“Have you time to listen to me?” came the man’s bitter response. “Yes, certainly,” responded The Maréchale
“I had the happiest home in Paris,” began Emile, “I married the woman I loved, and after twelve months a little boy came to our home. Three weeks after, my wife lost her reason, and now she is in an asylum. But there was still my little boy. He was a beautiful child. We ate together, slept together, walked and talked together. He was all the world to me. He was the first to greet me in the morning, and the first to welcome me in the evening when I came home from work. This went on till the sixth year struck, and then…” Emile’s lips twitched, and he turned his face away. His hearer softly said, “He died.” He gave a scarcely perceptible nod, and smothered a groan. “Then”, he continued, “I went to the devil. Before the open grave, with hundreds of my comrades about me, I lifted my hand to heaven and cried, ‘If there be a God, let Him strike me dead!”
“But He did not strike you dead, for He is very gentle and patient with us all. And now you have come here tonight, Does it not seem to you a strange things that you out of all the millions of France, and I out of all the millions of England should be here at midnight? How do you account for it? Isn’t it because God thought of you, and loves you?...Do you ever pray?”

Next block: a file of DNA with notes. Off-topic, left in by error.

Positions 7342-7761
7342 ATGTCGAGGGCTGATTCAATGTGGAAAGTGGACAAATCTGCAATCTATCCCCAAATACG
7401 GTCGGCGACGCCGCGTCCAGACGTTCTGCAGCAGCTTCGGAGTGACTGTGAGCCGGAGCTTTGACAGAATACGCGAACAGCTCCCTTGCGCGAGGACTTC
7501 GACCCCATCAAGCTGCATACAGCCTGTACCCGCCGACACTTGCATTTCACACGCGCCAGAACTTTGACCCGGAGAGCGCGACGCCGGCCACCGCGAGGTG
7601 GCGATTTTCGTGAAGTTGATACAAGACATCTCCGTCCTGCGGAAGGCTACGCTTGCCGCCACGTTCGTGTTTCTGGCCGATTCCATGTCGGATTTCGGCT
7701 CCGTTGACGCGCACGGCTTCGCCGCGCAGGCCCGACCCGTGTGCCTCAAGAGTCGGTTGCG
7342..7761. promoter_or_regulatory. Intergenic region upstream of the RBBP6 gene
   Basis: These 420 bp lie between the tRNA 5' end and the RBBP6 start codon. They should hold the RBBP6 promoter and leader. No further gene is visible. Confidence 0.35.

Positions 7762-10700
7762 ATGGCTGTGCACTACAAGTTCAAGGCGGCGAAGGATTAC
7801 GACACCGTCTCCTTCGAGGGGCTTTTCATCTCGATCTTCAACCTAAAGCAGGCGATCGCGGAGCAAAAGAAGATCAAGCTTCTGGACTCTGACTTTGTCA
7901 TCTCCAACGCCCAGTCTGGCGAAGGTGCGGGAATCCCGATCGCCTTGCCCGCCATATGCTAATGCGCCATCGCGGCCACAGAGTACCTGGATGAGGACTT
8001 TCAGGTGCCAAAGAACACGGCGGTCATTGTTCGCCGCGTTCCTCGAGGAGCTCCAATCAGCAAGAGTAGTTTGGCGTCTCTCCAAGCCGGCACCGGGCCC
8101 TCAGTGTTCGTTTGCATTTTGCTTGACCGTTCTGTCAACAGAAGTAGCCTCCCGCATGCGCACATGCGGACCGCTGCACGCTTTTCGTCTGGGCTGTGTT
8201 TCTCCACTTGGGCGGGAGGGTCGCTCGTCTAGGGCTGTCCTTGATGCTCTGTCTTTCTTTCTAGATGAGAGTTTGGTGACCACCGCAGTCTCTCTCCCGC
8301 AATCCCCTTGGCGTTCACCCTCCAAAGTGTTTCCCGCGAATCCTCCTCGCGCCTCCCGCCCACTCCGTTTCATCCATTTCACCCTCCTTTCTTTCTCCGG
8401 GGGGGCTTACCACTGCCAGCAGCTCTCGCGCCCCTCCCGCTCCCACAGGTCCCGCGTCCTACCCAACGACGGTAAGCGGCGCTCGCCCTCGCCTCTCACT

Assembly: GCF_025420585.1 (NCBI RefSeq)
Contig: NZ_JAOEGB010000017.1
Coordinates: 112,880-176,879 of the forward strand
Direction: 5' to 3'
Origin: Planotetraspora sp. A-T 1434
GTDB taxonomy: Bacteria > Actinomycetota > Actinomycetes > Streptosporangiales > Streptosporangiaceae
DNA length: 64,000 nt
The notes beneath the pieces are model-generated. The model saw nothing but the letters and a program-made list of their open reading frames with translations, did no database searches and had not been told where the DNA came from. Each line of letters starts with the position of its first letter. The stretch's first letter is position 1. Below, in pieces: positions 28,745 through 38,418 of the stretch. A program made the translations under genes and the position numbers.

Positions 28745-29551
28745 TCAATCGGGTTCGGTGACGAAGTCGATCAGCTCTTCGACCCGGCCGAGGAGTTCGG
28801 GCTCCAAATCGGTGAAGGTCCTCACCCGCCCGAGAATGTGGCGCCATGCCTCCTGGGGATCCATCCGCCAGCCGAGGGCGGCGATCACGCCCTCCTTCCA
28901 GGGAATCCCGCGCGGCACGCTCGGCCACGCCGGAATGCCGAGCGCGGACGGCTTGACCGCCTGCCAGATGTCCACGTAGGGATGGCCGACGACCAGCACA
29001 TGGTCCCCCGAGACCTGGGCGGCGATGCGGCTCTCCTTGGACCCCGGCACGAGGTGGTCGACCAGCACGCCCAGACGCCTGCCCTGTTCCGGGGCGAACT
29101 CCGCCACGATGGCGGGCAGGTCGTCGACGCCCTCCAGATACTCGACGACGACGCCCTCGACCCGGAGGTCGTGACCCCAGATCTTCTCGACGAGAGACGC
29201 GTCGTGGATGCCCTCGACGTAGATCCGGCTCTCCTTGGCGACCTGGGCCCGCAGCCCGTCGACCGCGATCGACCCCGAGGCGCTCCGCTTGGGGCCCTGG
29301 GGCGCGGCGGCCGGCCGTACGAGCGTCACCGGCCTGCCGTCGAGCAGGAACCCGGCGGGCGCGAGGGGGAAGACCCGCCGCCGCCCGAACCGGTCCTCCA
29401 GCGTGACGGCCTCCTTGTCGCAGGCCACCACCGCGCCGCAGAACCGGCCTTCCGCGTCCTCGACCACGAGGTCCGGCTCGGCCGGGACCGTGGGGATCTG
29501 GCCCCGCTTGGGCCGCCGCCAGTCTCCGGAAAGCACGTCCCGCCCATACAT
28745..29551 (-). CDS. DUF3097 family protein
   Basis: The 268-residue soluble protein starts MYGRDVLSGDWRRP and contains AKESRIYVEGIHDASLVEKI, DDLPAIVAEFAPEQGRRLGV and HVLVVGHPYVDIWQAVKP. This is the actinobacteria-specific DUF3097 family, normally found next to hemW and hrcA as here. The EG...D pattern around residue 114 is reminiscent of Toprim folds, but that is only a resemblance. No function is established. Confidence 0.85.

“Never,”was Emile’s reply.
“Oh, but I pray,” said The Maréchale, and kneeling down she prayed a double prayer for herself as well as for him. She wanted this man’s salvation for her own sake and the work’s sake. For weeks she had been fighting and praying for a break, and she felt as if on the issue of this wrestling for a single soul depended the whole future of the work in France. While she prayed for his salvation from sin she was silently praying for her own deliverance from doubt and fear and discouragement. Both prayers were heard!
When she opened her eyes, she saw the face bathed in tears. She knew that his heart was melted, and she spoke to him of the love of God.
“But I have hated Him. I have hated religion; I have come here to mock you; I have called you Jesuits!”
“Yet God loves you.”
“But why did He allow my wife to lose her reason? Why did He take my child if He is love?”
“I cannot answer these questions. You will know why one day. But I know He loves you.”
“Is it possible that He can forgive a poor sinner like me?”
“It is certain.”
Emile was won. Some nights afterward he gave his testimony, and for seven years he stood by The Maréchale.
Whenever Emile got up to speak and address the crowd, there was immediate attention. “Citizens,” he would say, “you all know me. You have heard me many times. This God whom I once hated I now love, and I want to speak to you about Him.”
Excerpt from the book,
The Maréchale, by James Strahan